Patty Loveless, Tanya Tucker and Bob McDill to be inducted into Country Music Hall of Fame
The trio will be inducted at the Medallion Ceremony in the fall.
NASHVILLE, Tenn. (WSMV) - Bob McDill, Patty Loveless, and Tanya Tucker will be the 2023 inductees into the Country Music Hall of Fame, the Country Music Association announced Monday.
McDill will be inducted in the Songwriter category, which is awarded every third year in rotation with Recording and/or Touring Musician and Non-Performer categories. Loveless will be inducted in the Modern Era Artist category and Tucker will be inducted in the Veterans Era Artist category.
“All three of this year’s inductees are truly one-of-a-kind storytellers,” Sarah Trahern, CMA Chief Executive Officer, said in a news release. “Tanya, Patty and Bob each have a distinctive voice and an ability to share stories that precisely represent American life. While their impact is felt in very different ways, their songs are reflective of their generation and experience, vividly illustrating an authenticity that will last forever. We are honored to welcome these three very deserving inductees into the Country Music Hall of Fame.”
Country Music Hall of Fame member Vince Gill hosted the press conference at the Hall of Fame Rotunda at the Country Music Hall of Fame and Museum to announce the inductees.
“I am thrilled and honored to be included,” McGill said in a news release.
“I’m still trying to believe that I’m going to be inducted into the Country Music Hall of Fame, Loveless said in a news release. “I just feel so incredibly privileged to be invited to this incredible family. Having my name included in the museum’s Rotunda with so many legendary artist, musicians, songwriters and industry icons is such an honor.”
“I’m more than proud to be inducted into the Country Music Hall of Fame,” Tucker said in a news release. “It was wonderful to have all three of my kids beside me when I got the news. The only way it could’ve been any better if my parents Beau and Juanita Tucker could have been there too. They are the reason and the root of all my success in music. And the fans – they are everything. When I walk in that Hall, they will all be with me.
“Each of our three new inductees has left a deep and distinctive stamp on our genre,” Kyle Young, CEO of the Country Music Hall of Fame and Museum said in a news release. “Tanya Tucker, originally from Texas, is a force of nature who has bene blazing her way into our hearts since she was a teenager. Patty Loveless, who hails from the coal-mining hills of Kentucky, sings with mountain soul and makes music that blends tradition with invention. And Bob McDill from East Texas has written some of the most enduring and artful songs in our genre. They have all profoundly shaped our music, and we are honored and delighted that their achievements will now forever be enshrined in the Country Music Hall of fame.”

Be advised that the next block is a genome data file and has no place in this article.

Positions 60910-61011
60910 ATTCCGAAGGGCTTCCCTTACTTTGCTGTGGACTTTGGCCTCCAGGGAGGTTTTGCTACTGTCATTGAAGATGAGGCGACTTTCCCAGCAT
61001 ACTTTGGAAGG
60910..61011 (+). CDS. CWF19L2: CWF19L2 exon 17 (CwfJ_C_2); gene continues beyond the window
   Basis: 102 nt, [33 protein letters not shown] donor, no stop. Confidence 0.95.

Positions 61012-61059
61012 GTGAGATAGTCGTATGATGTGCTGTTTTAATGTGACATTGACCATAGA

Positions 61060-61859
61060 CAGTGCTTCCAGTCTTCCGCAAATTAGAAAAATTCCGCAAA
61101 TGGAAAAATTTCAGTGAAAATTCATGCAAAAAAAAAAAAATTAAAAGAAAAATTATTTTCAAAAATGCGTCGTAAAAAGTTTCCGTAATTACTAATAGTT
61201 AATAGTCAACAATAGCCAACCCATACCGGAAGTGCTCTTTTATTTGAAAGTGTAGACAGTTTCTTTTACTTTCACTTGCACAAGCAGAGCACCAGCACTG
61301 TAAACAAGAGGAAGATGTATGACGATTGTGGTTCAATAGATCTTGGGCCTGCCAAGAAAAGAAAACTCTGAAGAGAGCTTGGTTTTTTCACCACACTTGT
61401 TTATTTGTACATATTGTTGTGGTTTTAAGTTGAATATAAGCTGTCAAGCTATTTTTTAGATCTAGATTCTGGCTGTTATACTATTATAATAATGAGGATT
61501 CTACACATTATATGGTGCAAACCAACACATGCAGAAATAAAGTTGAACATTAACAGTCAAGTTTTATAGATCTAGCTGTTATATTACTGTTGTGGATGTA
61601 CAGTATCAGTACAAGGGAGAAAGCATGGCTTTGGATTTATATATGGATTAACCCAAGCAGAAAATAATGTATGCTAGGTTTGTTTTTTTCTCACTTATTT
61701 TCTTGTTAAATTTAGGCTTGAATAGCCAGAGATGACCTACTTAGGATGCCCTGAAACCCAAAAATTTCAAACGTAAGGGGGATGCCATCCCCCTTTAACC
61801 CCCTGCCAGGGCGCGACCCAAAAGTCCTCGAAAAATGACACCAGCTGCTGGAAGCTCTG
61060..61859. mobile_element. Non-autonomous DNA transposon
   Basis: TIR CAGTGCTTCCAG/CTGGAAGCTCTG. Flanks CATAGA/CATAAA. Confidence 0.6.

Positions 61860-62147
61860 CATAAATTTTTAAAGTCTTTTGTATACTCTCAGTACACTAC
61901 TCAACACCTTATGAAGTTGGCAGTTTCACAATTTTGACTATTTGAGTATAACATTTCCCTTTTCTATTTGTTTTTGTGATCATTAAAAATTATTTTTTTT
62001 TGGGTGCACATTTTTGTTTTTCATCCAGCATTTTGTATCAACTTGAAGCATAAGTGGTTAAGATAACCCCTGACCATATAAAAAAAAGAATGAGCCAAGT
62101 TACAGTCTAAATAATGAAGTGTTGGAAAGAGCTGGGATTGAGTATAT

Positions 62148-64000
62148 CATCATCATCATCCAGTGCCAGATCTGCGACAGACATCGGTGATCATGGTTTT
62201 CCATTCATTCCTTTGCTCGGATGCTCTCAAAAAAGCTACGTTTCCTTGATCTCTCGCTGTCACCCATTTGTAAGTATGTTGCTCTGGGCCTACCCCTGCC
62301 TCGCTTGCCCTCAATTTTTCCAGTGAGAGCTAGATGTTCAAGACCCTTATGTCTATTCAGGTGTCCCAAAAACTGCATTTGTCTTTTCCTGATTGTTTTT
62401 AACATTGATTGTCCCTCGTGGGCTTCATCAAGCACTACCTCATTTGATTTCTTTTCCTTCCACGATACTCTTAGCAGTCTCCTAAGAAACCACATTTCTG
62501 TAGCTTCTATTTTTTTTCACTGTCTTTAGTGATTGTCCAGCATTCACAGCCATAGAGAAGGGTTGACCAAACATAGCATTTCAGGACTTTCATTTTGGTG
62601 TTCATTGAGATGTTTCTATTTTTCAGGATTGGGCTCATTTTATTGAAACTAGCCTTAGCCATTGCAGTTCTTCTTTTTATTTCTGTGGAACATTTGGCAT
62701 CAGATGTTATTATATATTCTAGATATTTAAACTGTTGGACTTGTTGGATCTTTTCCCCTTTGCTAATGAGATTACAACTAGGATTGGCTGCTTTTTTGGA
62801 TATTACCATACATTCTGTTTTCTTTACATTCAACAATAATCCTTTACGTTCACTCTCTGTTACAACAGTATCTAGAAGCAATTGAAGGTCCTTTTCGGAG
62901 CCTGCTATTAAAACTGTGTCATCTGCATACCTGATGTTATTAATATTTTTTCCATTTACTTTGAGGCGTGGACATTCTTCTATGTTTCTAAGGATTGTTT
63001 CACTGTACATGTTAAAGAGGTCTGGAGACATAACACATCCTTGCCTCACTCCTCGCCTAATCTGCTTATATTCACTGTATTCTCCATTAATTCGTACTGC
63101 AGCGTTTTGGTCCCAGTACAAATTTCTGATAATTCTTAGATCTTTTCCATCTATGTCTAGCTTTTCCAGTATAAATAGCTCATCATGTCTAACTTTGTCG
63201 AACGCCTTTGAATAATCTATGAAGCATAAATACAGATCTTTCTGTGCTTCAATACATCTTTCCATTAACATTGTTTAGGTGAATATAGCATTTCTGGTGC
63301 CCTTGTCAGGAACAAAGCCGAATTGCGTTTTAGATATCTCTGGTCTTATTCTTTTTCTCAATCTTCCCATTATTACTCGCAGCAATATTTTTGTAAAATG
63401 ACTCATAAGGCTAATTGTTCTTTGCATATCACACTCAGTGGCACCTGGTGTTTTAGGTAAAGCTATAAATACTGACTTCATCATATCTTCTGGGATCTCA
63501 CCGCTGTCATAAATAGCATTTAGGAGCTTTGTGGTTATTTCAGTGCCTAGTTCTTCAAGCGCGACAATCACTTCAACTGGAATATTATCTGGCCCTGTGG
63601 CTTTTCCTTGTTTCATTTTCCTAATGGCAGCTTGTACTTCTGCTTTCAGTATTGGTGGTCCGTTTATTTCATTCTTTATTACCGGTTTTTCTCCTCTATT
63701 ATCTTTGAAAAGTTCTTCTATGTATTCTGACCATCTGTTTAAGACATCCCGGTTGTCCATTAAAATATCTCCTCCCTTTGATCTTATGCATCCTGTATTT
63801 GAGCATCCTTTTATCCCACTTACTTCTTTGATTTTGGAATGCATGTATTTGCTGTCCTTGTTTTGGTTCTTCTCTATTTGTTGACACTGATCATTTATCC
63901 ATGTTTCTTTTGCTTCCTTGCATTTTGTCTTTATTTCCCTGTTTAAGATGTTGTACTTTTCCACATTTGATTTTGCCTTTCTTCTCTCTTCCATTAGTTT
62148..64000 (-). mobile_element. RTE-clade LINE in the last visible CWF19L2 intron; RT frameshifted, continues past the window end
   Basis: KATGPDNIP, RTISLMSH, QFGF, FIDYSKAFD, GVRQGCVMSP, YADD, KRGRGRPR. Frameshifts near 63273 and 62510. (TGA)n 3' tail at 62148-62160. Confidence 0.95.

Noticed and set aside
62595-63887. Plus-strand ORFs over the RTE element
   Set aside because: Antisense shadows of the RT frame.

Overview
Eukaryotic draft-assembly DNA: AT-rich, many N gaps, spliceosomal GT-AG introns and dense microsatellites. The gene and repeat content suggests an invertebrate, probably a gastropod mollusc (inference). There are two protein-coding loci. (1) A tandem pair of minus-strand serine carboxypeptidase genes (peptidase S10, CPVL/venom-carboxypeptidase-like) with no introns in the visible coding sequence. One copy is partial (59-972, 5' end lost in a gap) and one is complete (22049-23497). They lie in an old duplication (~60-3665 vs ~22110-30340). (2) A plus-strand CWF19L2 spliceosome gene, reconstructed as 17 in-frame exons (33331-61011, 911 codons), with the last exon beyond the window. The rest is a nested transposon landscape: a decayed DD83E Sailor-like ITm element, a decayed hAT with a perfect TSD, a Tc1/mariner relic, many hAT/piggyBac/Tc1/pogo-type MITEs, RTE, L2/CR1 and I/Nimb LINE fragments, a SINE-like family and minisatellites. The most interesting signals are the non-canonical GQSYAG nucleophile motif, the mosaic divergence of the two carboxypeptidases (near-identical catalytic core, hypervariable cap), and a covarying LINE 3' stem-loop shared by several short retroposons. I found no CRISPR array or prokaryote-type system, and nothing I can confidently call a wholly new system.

For nearly 30 years, McDill graced country music with songs full of rich imagery, a deep empathy for their characters, and a literary sensibility that set him apart from his peers. From the early 1970s, until he retired in 2000, McDill had hundreds of cuts, placing more than 30 songs at the top of Billboard magazine’s country charts, among them classics like Don Williams’ “Good Ole Boys Like Me,” Keith Whitley’s “Don’t Close Your Eyes, Alabama’s “Song of the South,” and Alan Jackson’s “Gone Country.”
Loveless was a regular presence near the top of the charts, releasing 34 Top 40 singles between 1988 and 2003. Loveless’ best records flirted with rockabilly, gospel, and bluegrass, as well as country shuffles, and she had an ear for under-appreciated gems, especially when they possessed memorable melodic arcs. She had his songs written by Steve Earle, Rodney Crowell, Lucinda Williams, and members of Lone Justice, NRBQ, and the Nitty Gritty Dirt Band. She also recorded songs written by Guy Clark, Lyle Lovett, Richard Thompson, and Billy Joe Shaver, working in some Hank Williams and Carter Stanley on occasion. She was welcomed as a member of the Grand Ole Opry in June 1988, the same month her first Top 5 single, a cover of Earle’s “A Little Bit In Love” hit the charts.
In 1972, at the age of 13, Tucker had her first Top 10 single with “Delta Dawn.” Tucker began her recording career with six consecutive Top 10s, three of which – “What’s Your Mama’s Name,” “Blood Red and Goin’ Down” and “Would You Lay With Me (In a Field Of Stone) – went to No. 1.
A formal induction ceremony for McDill, Loveless, and Tucker will take place at the Country Music Hall of Fame and Museum in the CMA Theater this fall. The Museum’s Medallion Ceremony, a reunion of the Hall of Fame membership, is the official rite of induction for new members.
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